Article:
We’ve been told countless times: Play with fire, you’ll get burnt. Jake Kellie must have missed that memo. As head chef of Burnt Ends, he thrives on seeing meat go up in smoke and flames.
“I like the endless amount of opportunity with fire,” says the 27-year-old. “Whether you smoke, slow-roast, or cold-smoke, you get flavours that you won’t get in a pan.”
Almost everything comes out of the custom-built ovens that are kept blazing at 750 deg C. Take the smoked quail eggs. Usually the side show to the main dish, they are a star in their own right here. The eggs are springy with a delicate, molten yolk. Topped with caviar for extra indulgence, these smoky morsels show off what a hint of smoke and flame can do.
The four-tonne, dual cavity oven is fuelled only by Jarrah wood. The sturdy timbre burns well in the oven, and turns out good coals for the grills. “Apple and cherry woods are very interesting, but if you put them in the oven at such high heat, those woods will incinerate in five minutes,” says Kellie.
“They are good for smoking, but not for burning down and creating flavours,” he adds.
Kellie might be a master of coaxing meat over hot grills, but the Australian native has a resume that includes high-end restaurants such as Maze by Gordon Ramsay, and The Ledbury in London. “I try to put myself in different environments. To me, the various skills you gain from different kitchens is a unique tool,” shares Kellie.
His first chef de partie role was at The Ledbury. Kellie trained under Brett Graham in one of London’s most esteemed fine-dining institutions. “What I’ve learnt from Brett is how he puts his staff and customers before himself. The staff is happy, and it creates a constant energy that passes on to the customers,” says Kellie.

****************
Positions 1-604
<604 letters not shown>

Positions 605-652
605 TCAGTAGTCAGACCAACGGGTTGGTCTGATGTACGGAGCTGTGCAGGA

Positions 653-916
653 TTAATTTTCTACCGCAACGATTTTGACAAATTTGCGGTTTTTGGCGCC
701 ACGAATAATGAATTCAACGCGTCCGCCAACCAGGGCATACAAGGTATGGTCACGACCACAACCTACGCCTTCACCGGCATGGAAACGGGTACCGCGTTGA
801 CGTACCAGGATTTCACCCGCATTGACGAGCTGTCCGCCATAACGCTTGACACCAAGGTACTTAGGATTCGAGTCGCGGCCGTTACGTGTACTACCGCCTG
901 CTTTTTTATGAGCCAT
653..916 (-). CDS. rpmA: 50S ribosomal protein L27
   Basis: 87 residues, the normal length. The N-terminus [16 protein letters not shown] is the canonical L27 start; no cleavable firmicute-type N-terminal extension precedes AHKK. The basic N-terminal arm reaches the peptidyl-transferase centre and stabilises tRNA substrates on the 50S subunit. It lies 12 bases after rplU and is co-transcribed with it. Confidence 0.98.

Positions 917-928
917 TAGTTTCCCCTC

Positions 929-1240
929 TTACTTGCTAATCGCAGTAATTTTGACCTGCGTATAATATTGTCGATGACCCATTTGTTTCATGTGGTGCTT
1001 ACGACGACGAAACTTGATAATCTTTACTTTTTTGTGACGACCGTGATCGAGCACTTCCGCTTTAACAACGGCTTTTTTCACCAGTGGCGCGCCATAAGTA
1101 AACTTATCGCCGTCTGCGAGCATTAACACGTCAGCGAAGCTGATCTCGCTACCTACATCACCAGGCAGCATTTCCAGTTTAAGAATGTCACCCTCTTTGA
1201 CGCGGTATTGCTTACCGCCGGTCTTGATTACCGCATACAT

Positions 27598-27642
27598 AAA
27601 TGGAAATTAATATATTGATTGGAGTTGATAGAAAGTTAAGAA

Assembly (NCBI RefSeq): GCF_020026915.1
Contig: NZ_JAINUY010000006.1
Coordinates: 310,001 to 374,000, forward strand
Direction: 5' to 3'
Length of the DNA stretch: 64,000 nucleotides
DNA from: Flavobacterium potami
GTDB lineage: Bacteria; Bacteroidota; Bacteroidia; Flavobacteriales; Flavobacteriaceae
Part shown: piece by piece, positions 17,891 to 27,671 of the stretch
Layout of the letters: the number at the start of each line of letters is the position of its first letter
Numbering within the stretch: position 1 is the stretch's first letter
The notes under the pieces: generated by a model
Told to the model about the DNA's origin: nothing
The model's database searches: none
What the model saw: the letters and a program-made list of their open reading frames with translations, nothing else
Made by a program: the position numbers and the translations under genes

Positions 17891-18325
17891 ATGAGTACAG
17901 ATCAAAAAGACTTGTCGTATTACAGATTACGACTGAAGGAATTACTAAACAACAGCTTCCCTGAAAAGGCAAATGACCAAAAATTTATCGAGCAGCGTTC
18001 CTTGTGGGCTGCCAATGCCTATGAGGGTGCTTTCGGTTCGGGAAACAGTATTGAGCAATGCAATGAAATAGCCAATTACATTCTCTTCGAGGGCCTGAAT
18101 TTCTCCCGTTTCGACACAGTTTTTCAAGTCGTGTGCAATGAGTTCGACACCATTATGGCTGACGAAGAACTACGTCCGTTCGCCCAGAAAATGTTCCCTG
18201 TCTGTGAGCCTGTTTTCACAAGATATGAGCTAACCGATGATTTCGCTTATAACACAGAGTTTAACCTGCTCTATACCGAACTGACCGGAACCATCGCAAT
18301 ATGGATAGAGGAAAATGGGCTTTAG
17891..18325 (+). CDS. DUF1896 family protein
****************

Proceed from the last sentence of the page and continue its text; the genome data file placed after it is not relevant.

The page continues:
Jake Kellie is one of the chefs who put Burnt Ends on the map. You won’t be able to book the restaurant anytime soon, but you can sample Kellie’s cooking at the upcoming Margaret River Gourmet Escape (this link can only be viewed by Keyyes members on mobile devices) this November.
He will be using native produce like marron (a type of crayfish), bush tomatoes and wagyu for a one-night-only lunch and dinner held at The Safari Club, a charming barn surrounded by — you guessed it — Jarrah trees.
Making a trip there might be a good chance for first-timers to try Kellie’s food, considering how Burnt Ends is booked solid for the next four months. You can book a seat via the Keyyes Membership App.
Everything that comes out kissed by flames is gold. From the smoky quail eggs, to luscious bone marrow buns and hearty steaks. Our tip: Save some room for pie. This berry-studded frangipane concoction is a recipe by executive chef Dave Pynt’s wife, Katrina. The short crust pastry is buttery and rich. The berries, generous and bursting with sweetness. Only available on Fridays and Saturdays for lunch, though you might get a slice for dinner if the pies don’t sell out. Don’t count on chance.